>141 DeltaQueen50: I'm so happy to welcome you here, Judy! I am looking forward to following your challenge progress this year and also,hearing about your new home as you settle in.
I think it's rather that the accent is more or less pronounced...and of course in TV shows and movies it's nearly always exaggerated... :)
(Noting that non-Australians who attempt an Australian accent often come out sounding either Cockney or South African---so don't believe everything you hear!)
Craig McLachlan was a soap-opera heart-throb (and would-be pop-singer) in his younger days! :D
Oh my! Well, that explains it! He does seem to find time to sit down at the piano and noodle about fairly often for a busy police surgeon. ;-)
He's actually done quite a few stage musicals, too: Grease and The Rocky Horror Show (as Frank N. Furter!) that I know of.
Then I will eagerly await the inevitable episode when he begins belting out show tunes. I do love Rocky Horror!
Is that McLachlan?! He needs to start showing off those legs on the TV show!
'Women Are Better Writers Than Men': Novelist John Boyne Sets the Record Straight — It's always nice to read an article written by a man who recognizes the hurdles women writers go through to be considered "serious." Bonus: I picked up a ton of new-to-me authors to check out! (via The Guardian)
>156 rosalita: OMG That's brutal! I have a running argument with an author I know, not about whether men or women are better writers (Octavia Butler was his mentor), but whether women understand men better than men understand women - and this "My female friends, for example, seem to have a pretty good idea of what’s going on in men’s heads most of the time. My male friends, on the other hand, haven’t got a clue what’s going on in women’s." Along with the four roles, one of my frequent complaints.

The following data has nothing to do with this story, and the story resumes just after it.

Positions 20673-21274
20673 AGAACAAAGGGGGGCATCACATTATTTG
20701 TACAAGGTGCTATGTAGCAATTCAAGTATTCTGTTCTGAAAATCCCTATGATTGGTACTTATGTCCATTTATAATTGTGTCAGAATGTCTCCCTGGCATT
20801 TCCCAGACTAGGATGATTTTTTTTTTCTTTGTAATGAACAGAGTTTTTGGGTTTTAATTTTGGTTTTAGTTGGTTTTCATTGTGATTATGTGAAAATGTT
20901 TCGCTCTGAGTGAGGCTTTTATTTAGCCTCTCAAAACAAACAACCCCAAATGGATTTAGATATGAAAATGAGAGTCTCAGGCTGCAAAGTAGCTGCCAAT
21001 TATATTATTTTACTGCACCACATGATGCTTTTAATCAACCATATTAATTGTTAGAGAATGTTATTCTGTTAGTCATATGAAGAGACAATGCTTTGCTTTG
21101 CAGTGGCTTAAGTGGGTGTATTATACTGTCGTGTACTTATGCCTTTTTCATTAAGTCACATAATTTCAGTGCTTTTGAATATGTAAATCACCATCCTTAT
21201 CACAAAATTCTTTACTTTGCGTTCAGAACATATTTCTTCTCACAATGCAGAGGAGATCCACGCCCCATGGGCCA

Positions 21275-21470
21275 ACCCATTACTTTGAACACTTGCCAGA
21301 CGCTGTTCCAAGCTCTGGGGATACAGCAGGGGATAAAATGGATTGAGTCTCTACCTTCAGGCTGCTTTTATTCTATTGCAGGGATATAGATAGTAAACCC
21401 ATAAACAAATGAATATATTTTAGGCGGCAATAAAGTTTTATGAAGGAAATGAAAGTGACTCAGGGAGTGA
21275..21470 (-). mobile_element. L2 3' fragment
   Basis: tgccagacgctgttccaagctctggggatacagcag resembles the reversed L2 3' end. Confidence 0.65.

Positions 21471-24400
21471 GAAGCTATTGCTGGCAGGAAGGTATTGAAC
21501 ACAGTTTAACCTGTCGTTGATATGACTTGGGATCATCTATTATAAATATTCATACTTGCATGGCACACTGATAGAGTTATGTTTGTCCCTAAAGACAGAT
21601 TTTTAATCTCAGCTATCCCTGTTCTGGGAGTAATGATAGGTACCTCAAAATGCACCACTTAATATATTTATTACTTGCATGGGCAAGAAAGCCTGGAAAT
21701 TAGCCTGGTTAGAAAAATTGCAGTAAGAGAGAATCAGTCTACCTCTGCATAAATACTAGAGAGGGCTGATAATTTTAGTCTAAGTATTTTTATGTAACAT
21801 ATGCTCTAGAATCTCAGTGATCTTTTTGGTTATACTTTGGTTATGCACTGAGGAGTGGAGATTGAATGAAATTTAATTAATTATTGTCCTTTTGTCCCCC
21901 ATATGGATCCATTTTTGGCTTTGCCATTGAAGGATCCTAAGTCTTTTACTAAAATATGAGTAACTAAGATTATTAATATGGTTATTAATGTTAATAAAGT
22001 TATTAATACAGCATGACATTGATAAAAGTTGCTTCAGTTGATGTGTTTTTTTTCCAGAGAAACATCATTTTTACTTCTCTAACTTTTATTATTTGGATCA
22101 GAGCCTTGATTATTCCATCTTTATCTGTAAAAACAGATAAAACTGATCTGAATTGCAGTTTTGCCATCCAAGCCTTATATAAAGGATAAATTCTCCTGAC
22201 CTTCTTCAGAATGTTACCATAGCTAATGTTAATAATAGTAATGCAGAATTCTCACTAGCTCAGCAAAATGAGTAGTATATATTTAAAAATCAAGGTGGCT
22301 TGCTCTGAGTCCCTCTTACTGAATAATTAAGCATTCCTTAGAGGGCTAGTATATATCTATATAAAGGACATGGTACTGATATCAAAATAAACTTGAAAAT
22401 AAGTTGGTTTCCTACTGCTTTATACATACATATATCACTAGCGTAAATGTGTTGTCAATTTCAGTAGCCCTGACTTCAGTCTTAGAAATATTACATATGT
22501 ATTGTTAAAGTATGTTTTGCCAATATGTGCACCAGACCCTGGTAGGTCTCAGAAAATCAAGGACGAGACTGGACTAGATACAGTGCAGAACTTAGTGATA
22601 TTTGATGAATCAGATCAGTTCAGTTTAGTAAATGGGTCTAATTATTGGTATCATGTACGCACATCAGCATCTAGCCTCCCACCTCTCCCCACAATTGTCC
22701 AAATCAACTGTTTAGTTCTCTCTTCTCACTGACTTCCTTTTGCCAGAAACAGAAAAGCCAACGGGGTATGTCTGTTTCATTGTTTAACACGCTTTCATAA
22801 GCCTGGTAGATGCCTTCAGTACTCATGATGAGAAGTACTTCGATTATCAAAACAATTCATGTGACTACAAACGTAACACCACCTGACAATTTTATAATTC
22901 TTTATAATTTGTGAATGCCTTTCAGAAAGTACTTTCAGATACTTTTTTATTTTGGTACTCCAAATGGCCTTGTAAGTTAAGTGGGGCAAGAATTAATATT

Though I've only read a couple of books by trans authors, I suspect they have a thing or two to tell us as well.
>157 quondame: Hi, Susan! Yes, that sentence stood out to me as well. I suspect it has to do with the fact that the goings-on in men's heads has been the dominant cultural view since ... forever, so women couldn't help but be aware of it. Whereas the exposure men have had to a serious woman's thought process has been pretty scarce in literature and pretty much anywhere else. Add in that many men don't seem particularly interested in learning about how women think, and it adds up to a credibility problem when trying to write from the viewpoint of the opposite sex.
>156 rosalita: I saw this article earlier and loved it! Also, I LOVE Boyne, and this makes me appreciate he even more.
>159 scaifea: I'm not sure I've ever read any Boyne but I need to fix that, Amber. Any suggestions for where to start? And I'm glad you liked the article — I've had it bookmarked for eons but only just got around to actually reading it yesterday.
>158 rosalita: I think that's true, but more it's, at least in my case, being raised dependent on the mood of my parents and siblings, I am much more aware of who they are than they are aware of who I am. If you are dependent on the good will of someone or subject to violence at their hands your sanity and even survival requires you to read them well. And women have had to read men for a long long time.